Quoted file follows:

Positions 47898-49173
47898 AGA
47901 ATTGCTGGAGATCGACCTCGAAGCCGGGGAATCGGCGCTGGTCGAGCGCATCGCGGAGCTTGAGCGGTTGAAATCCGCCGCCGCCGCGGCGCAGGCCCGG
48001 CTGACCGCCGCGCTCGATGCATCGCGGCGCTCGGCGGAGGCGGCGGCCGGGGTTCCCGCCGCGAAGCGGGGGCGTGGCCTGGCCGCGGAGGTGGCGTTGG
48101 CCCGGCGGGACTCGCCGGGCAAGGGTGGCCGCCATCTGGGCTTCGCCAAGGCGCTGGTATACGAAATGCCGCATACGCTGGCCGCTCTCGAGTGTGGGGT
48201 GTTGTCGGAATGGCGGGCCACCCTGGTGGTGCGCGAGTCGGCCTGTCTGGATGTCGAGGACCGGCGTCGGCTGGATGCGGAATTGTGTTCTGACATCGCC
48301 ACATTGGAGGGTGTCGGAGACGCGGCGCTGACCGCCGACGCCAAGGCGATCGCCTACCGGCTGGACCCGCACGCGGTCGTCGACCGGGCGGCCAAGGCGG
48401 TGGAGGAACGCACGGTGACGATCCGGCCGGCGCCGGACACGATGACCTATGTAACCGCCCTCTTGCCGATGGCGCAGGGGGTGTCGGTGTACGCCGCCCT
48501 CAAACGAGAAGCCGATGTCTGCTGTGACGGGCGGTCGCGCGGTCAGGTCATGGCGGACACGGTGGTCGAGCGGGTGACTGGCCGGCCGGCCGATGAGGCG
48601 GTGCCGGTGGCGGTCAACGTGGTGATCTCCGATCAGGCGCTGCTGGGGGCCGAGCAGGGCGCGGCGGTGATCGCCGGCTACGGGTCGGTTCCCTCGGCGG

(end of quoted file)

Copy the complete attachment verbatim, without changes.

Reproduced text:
Positions 47898-49173
47898 AGA
47901 ATTGCTGGAGATCGACCTCGAAGCCGGGGAATCGGCGCTGGTCGAGCGCATCGCGGAGCTTGAGCGGTTGAAATCCGCCGCCGCCGCGGCGCAGGCCCGG
48001 CTGACCGCCGCGCTCGATGCATCGCGGCGCTCGGCGGAGGCGGCGGCCGGGGTTCCCGCCGCGAAGCGGGGGCGTGGCCTGGCCGCGGAGGTGGCGTTGG
48101 CCCGGCGGGACTCGCCGGGCAAGGGTGGCCGCCATCTGGGCTTCGCCAAGGCGCTGGTATACGAAATGCCGCATACGCTGGCCGCTCTCGAGTGTGGGGT
48201 GTTGTCGGAATGGCGGGCCACCCTGGTGGTGCGCGAGTCGGCCTGTCTGGATGTCGAGGACCGGCGTCGGCTGGATGCGGAATTGTGTTCTGACATCGCC
48301 ACATTGGAGGGTGTCGGAGACGCGGCGCTGACCGCCGACGCCAAGGCGATCGCCTACCGGCTGGACCCGCACGCGGTCGTCGACCGGGCGGCCAAGGCGG
48401 TGGAGGAACGCACGGTGACGATCCGGCCGGCGCCGGACACGATGACCTATGTAACCGCCCTCTTGCCGATGGCGCAGGGGGTGTCGGTGTACGCCGCCCT
48501 CAAACGAGAAGCCGATGTCTGCTGTGACGGGCGGTCGCGCGGTCAGGTCATGGCGGACACGGTGGTCGAGCGGGTGACTGGCCGGCCGGCCGATGAGGCG
48601 GTGCCGGTGGCGGTCAACGTGGTGATCTCCGATCAGGCGCTGCTGGGGGCCGAGCAGGGCGCGGCGGTGATCGCCGGCTACGGGTCGGTTCCCTCGGCGG